Americans understand that they can’t control what’s being done with their personal data, and in some cases, they’re even willing to help put it into the hands of those who want it. But, they feel seriously conflicted about being caught in the middle.

That’s what the Pew Research Center discovered in surveys for a recently published study into the issues of privacy and information-sharing in a digital environment where nearly all of us, knowingly or inadvertently, leave wide trails for marketers, government agencies, and other data-harvesting entities to follow.

Print barely figures in the six scenarios that the study draws to illustrate the tensions that arise when people are asked to share information in return for benefits and rewards. That’s a plus for print, because it isn’t implicated in any of the potential abuses of privacy that the scenarios point to. But, since print often serves as a medium for personal information of the most sensitive kind, cautions for those who produce and distribute it can be read between the lines.

To gauge Americans’ anxieties about threats to their privacy, the study’s authors, Lee Rainie and Maeve Duggan, surveyed 461 U.S. adults and conducted nine online focus groups about 12 months ago. The participants were asked to say how willing or unwilling they would be to take part in data-gathering situations that involved:

• working under the gaze of office surveillance cameras put there to deter theft

• sharing healthcare information with a web site used by doctors to better manage patient records

• shopping with retail loyalty cards that offer discounts but track and share purchasing histories

• installing a car speed monitoring device from an insurance company in return for rate breaks

• using a free social media platform that facilitates networking but also pushes targeted ads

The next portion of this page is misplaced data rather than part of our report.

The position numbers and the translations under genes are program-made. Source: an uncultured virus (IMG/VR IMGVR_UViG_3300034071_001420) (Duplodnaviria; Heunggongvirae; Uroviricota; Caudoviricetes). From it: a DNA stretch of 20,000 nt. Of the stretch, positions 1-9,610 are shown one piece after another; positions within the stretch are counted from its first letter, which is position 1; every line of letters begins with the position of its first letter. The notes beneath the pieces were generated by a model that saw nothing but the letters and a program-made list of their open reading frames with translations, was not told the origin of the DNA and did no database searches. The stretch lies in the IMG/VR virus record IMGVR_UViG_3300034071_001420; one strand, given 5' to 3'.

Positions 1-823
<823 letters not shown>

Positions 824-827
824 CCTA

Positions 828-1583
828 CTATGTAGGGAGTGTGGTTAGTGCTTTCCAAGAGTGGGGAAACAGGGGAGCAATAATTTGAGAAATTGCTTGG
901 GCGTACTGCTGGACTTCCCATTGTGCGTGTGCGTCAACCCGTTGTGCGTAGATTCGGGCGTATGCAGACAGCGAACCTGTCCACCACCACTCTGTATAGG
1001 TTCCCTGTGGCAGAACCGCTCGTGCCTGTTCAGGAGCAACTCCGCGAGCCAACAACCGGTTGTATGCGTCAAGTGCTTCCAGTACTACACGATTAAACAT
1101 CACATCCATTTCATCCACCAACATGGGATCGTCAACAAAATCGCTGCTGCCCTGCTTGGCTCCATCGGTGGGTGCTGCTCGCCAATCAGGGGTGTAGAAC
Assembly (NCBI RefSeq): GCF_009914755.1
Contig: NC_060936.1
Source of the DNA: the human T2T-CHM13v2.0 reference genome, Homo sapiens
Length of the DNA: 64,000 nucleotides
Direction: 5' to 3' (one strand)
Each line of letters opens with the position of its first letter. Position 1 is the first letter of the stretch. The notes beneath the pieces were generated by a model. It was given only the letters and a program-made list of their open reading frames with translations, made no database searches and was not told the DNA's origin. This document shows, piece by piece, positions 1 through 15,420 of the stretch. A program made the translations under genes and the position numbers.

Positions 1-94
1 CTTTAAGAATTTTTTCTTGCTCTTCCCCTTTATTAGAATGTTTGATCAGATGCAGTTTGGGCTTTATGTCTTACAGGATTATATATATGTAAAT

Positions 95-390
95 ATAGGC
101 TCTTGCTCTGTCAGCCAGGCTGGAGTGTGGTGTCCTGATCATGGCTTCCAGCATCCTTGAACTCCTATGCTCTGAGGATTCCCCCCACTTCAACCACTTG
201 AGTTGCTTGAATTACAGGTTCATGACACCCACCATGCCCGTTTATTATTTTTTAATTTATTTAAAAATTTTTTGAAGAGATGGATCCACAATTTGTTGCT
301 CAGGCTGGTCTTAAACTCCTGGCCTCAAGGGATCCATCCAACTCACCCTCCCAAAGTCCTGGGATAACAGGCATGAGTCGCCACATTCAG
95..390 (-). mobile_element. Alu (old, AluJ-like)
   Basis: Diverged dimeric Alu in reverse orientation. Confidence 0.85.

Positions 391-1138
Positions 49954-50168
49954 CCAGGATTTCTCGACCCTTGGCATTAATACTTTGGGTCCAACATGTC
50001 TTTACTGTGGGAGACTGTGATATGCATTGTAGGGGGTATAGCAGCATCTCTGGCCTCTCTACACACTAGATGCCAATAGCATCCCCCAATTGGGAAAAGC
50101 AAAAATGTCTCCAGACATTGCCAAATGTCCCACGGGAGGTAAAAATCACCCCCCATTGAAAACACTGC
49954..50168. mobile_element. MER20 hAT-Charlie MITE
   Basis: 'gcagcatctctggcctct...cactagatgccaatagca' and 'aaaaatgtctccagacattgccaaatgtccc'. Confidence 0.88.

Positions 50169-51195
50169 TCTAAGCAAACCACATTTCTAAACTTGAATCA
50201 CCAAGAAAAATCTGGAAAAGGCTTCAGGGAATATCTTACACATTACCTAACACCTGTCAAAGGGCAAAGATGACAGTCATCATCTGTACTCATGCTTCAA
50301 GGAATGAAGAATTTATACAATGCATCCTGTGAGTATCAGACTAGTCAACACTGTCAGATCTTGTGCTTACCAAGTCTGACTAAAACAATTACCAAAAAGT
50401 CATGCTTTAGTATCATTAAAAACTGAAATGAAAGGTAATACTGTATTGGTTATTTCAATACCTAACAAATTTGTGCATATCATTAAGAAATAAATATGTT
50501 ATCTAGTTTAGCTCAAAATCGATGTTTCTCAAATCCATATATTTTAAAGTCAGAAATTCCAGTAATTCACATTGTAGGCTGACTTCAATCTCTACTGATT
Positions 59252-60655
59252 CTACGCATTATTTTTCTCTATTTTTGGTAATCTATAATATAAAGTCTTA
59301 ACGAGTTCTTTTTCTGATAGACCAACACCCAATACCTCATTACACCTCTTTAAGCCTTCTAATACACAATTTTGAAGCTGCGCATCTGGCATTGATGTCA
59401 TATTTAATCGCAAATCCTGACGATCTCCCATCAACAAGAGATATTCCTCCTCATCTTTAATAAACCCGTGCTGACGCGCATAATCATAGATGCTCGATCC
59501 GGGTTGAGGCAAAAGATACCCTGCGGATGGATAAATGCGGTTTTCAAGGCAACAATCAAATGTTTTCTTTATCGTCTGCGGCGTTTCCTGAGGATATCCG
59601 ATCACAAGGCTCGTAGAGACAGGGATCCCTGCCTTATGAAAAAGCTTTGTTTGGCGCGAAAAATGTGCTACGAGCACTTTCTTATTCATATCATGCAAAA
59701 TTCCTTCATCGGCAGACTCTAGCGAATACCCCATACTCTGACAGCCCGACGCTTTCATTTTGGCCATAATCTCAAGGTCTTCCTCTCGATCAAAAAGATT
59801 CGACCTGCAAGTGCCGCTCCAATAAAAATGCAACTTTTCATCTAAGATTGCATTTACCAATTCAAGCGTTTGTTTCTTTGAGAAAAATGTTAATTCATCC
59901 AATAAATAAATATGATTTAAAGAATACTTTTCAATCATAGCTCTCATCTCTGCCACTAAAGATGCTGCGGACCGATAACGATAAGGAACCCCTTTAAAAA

• installing a “smart” thermostat at home to save on energy costs

Although the respondents had significant reservations about all of these scenarios, they didn’t reject any of them out of hand. For example, nearly half (55%) called the use of smart thermostats that can track movements from room to room at home unacceptable. But, almost the same number (54%) said that for safety’s sake, they could accept working in an office where high-resolution cameras identify faces and monitor employee attendance.

How much privacy are people willing to trade for savings, convenience, or other sorts of rewards? “It depends,” say the authors. Familiarity with the entity doing the data collecting is a factor, as is what happens after the data are put to whatever use the collector had in mind. In general, they write, “consumers understand and appreciate the benefits of sharing—at least under certain circumstances.”

But, the study also identifies nagging fears about the downsides of disclosing personal information. People are said to feel frustrated by the difficulty of finding out anything about how their data are being used. Others fret that future generations will have no understanding of the meaning of “privacy” at all.

Some of the concerns have implications for printing in the here and now. 

“Creepy” is the label some respondents put on repetitious messaging based on profiles built from their personal information. Indiscriminately used, printed marketing materials with variable content that gets too personal could come in for the same kind of criticism.

One respondent said he or she wouldn’t forgive a company that had been “negligent in putting in reasonable controls to protect my information and then refused to help me.” Reminder: print is as susceptible to data loss as any other medium. For example, enterprise printing operations and in-plants risk leaking sensitive information every time hard-copy documents are left unattended in output trays; or when hard drives in printing devices have not been secured against tampering. When it occurs, that kind of negligence is unforgivable, too.

Americans, state the authors, “have exceedingly low levels of confidence in the privacy and security of the records that are maintained by a variety of institutions in the digital age.” Small wonder, they conclude, that people were often “downcast” about the future of privacy in responding to the survey.

Print may not be a major contributor to their dejection. But, for as long as people continue to rely on print as a vehicle for bank statements, legal briefs, doctors’ reports, school grades, and other kinds of privileged communication, care will have to be taken to safeguard the privacy-protecting reputation for document security it still enjoys.